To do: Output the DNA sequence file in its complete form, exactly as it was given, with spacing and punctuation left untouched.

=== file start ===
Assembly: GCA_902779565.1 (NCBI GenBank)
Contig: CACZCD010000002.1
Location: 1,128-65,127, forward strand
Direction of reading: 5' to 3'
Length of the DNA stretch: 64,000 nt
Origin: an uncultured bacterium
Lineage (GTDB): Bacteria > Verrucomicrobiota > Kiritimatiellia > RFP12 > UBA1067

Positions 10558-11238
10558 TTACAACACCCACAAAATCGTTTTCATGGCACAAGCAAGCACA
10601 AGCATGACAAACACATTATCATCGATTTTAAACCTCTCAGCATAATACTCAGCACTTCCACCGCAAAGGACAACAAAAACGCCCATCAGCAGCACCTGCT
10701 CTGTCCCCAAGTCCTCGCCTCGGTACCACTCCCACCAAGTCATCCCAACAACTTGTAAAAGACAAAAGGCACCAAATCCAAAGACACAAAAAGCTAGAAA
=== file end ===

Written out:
Assembly: GCA_902779565.1 (NCBI GenBank)
Contig: CACZCD010000002.1
Location: 1,128-65,127, forward strand
Direction of reading: 5' to 3'
Length of the DNA stretch: 64,000 nt
Origin: an uncultured bacterium
Lineage (GTDB): Bacteria > Verrucomicrobiota > Kiritimatiellia > RFP12 > UBA1067

Positions 10558-11238
10558 TTACAACACCCACAAAATCGTTTTCATGGCACAAGCAAGCACA
10601 AGCATGACAAACACATTATCATCGATTTTAAACCTCTCAGCATAATACTCAGCACTTCCACCGCAAAGGACAACAAAAACGCCCATCAGCAGCACCTGCT
10701 CTGTCCCCAAGTCCTCGCCTCGGTACCACTCCCACCAAGTCATCCCAACAACTTGTAAAAGACAAAAGGCACCAAATCCAAAGACACAAAAAGCTAGAAA